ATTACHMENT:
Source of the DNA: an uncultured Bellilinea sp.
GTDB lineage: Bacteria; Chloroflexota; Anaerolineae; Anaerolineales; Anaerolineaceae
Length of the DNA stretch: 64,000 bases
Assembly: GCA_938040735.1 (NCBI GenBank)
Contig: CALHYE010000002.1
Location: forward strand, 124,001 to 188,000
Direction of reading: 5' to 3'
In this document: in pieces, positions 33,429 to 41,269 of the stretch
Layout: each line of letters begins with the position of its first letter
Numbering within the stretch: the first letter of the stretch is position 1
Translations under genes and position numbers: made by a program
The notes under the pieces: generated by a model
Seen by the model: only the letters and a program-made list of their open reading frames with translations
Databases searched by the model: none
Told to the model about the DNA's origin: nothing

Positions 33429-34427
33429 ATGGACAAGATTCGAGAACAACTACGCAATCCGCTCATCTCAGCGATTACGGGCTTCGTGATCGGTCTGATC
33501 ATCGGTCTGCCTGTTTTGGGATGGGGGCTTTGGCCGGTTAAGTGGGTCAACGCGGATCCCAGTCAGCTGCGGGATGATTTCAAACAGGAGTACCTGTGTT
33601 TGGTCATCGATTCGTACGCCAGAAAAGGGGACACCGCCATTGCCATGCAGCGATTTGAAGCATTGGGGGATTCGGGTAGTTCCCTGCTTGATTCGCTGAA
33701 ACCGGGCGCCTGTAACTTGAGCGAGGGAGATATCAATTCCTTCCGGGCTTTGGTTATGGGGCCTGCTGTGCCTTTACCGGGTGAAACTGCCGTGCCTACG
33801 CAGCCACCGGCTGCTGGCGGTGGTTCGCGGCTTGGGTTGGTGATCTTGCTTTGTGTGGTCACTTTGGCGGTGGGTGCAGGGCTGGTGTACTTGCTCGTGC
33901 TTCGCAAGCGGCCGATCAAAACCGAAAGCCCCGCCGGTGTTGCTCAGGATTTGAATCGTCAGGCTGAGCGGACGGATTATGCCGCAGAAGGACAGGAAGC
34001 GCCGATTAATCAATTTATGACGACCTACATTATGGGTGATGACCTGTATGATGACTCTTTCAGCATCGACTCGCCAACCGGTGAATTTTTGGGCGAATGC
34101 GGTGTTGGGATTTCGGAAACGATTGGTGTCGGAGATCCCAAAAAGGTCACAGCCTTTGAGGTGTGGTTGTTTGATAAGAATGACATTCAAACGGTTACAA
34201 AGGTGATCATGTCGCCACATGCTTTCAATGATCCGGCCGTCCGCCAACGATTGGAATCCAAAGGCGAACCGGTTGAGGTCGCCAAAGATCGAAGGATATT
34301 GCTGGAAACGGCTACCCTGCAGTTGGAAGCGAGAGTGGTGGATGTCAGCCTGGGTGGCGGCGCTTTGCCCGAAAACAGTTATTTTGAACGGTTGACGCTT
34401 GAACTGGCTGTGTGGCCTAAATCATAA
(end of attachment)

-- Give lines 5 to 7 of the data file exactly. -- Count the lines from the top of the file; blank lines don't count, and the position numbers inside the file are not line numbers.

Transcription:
Contig: CALHYE010000002.1
Location: forward strand, 124,001 to 188,000
Direction of reading: 5' to 3'